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  • Amorality.Dale Dorsey - 2016 - Ethical Theory and Moral Practice 19 (2):329-342.
    Actions are usually grouped into one of several moral categories. Familiar ones include the morally required, the morally permitted, and the morally prohibited. These categories have been expanded and/or refined to include the supererogatory and the “suberogatory”. Some eschew deontic categories such as the above, but nevertheless allow the existence of two comparative moral categories, i.e., the morally better or morally worse. At the risk of adding to the clutter, I want to explore the possibility of yet a further category, (...)
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  • Clues for Consequentialists.Joanna M. Burch-Brown - 2014 - Utilitas 26 (1):105-119.
    In an influential paper, James Lenman argues that consequentialism can provide no basis for ethical guidance, because we are irredeemably ignorant of most of the consequences of our actions. If our ignorance of distant consequences is great, he says, we can have little reason to recommend one action over another on consequentialist grounds. In this article, I show that for reasons to do with statistical theory, the cluelessness objection is too pessimistic. We have good reason to believe that certain patterns (...)
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  • Objective Consequentialism, Right Actions, and Good People.Eric Moore - 2007 - Philosophical Studies 133 (1):83 - 94.
  • Conséquentialisme Et Recours Collectif au Raisonnement Éthique: Remarques Sur la Valeur de la Vie, Sur la Dignité Et Sur l'Approche de la Mise En Débat Chez J. Glover.Emmanuel Bernard Picavet - 2019 - Canadian Journal of Bioethics/Revue canadienne de bioéthique 2 (1):57-67.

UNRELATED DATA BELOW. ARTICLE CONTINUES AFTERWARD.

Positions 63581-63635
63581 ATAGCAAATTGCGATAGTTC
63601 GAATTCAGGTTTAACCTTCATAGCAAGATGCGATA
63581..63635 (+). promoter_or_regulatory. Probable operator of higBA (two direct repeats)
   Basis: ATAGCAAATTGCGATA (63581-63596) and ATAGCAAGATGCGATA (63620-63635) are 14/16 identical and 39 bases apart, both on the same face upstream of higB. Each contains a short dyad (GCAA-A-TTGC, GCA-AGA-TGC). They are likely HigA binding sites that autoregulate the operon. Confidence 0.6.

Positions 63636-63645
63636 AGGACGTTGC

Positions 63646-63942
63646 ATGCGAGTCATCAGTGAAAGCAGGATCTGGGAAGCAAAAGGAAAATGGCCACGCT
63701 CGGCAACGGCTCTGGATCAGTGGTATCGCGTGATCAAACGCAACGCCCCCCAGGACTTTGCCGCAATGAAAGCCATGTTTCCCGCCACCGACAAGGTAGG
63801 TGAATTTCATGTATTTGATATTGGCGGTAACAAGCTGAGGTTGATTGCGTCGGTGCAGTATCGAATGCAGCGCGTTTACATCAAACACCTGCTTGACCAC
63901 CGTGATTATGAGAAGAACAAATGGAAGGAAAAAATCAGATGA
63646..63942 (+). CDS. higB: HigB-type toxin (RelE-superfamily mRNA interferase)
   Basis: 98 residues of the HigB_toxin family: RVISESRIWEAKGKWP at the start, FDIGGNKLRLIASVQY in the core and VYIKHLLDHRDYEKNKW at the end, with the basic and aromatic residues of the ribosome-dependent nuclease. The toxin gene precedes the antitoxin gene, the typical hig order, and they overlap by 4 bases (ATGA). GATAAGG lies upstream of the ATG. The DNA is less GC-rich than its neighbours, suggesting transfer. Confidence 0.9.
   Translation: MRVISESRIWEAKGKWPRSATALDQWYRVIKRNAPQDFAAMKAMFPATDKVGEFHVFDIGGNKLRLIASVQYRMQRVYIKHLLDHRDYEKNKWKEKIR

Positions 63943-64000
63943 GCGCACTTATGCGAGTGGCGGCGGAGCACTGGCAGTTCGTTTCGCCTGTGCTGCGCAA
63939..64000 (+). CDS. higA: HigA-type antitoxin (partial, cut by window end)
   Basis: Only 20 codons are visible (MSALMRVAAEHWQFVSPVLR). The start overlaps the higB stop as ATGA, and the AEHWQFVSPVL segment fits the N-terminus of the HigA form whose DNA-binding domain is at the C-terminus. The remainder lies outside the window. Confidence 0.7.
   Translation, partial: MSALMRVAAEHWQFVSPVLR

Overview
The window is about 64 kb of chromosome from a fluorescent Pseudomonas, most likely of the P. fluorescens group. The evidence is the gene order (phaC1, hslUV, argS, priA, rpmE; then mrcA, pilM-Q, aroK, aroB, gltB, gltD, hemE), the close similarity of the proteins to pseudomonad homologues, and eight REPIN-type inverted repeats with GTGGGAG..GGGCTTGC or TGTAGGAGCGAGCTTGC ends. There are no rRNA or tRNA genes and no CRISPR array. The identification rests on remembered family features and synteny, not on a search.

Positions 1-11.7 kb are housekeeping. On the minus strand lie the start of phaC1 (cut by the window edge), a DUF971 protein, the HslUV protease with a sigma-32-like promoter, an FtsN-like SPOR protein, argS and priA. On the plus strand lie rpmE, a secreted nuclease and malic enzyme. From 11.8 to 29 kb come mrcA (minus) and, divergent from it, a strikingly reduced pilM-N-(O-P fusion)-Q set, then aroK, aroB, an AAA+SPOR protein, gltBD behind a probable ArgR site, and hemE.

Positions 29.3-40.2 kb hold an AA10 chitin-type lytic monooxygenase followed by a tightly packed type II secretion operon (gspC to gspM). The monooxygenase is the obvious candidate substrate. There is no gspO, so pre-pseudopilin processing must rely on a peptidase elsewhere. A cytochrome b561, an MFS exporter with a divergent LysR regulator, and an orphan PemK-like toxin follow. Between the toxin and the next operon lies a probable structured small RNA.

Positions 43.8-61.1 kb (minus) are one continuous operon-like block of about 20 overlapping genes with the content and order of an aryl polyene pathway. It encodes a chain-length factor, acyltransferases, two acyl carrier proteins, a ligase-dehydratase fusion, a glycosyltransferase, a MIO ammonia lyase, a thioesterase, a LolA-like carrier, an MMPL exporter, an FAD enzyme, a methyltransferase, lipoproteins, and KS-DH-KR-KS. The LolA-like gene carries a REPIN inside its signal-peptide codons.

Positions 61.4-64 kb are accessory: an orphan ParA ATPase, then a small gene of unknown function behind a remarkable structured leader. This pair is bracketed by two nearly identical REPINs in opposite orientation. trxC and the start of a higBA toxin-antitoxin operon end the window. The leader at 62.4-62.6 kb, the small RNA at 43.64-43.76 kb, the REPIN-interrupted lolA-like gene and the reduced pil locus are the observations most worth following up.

Starting from a reading of Jonathan Glover's Causing Death and Saving Lives, the article addresses the general assumptions involved in conceptions of the dignity of life. Compatibility with a consequentialist point of view makes it possible to clarify the meaning given to thresholds in the intrapersonal comparisons between states of the world. These themes are then discussed within the perspective of dialogue related to the collective assessment of practical guidelines.
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  • Is Objective Consequentialism Compatible with the Principle That “Ought” Implies “Can”?Vuko Andrić - 2016 - Philosophia 44 (1):63-77.
    Some philosophers hold that objective consequentialism is false because it is incompatible with the principle that “ought” implies “can”. Roughly speaking, objective consequentialism is the doctrine that you always ought to do what will in fact have the best consequences. According to the principle that “ought” implies “can”, you have a moral obligation to do something only if you can do that thing. Frances Howard-Snyder has used an innovative thought experiment to argue that sometimes you cannot do what will in (...)